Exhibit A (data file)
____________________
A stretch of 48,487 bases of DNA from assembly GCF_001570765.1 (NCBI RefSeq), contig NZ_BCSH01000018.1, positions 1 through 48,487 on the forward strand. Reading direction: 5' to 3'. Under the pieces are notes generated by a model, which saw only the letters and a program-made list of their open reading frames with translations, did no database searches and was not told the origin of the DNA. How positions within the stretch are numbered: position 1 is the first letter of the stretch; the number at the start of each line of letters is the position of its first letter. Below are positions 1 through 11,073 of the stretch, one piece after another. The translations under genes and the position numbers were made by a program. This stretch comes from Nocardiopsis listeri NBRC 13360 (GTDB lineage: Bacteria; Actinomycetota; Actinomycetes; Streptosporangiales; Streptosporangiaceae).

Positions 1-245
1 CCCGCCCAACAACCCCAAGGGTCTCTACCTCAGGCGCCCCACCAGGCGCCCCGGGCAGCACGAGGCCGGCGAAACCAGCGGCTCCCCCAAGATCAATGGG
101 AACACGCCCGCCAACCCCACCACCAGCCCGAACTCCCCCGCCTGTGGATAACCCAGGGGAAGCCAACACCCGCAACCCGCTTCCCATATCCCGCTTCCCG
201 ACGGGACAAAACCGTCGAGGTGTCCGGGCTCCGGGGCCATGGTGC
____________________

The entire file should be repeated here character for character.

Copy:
A stretch of 48,487 bases of DNA from assembly GCF_001570765.1 (NCBI RefSeq), contig NZ_BCSH01000018.1, positions 1 through 48,487 on the forward strand. Reading direction: 5' to 3'. Under the pieces are notes generated by a model, which saw only the letters and a program-made list of their open reading frames with translations, did no database searches and was not told the origin of the DNA. How positions within the stretch are numbered: position 1 is the first letter of the stretch; the number at the start of each line of letters is the position of its first letter. Below are positions 1 through 11,073 of the stretch, one piece after another. The translations under genes and the position numbers were made by a program. This stretch comes from Nocardiopsis listeri NBRC 13360 (GTDB lineage: Bacteria; Actinomycetota; Actinomycetes; Streptosporangiales; Streptosporangiaceae).

Positions 1-245
1 CCCGCCCAACAACCCCAAGGGTCTCTACCTCAGGCGCCCCACCAGGCGCCCCGGGCAGCACGAGGCCGGCGAAACCAGCGGCTCCCCCAAGATCAATGGG
101 AACACGCCCGCCAACCCCACCACCAGCCCGAACTCCCCCGCCTGTGGATAACCCAGGGGAAGCCAACACCCGCAACCCGCTTCCCATATCCCGCTTCCCG
201 ACGGGACAAAACCGTCGAGGTGTCCGGGCTCCGGGGCCATGGTGC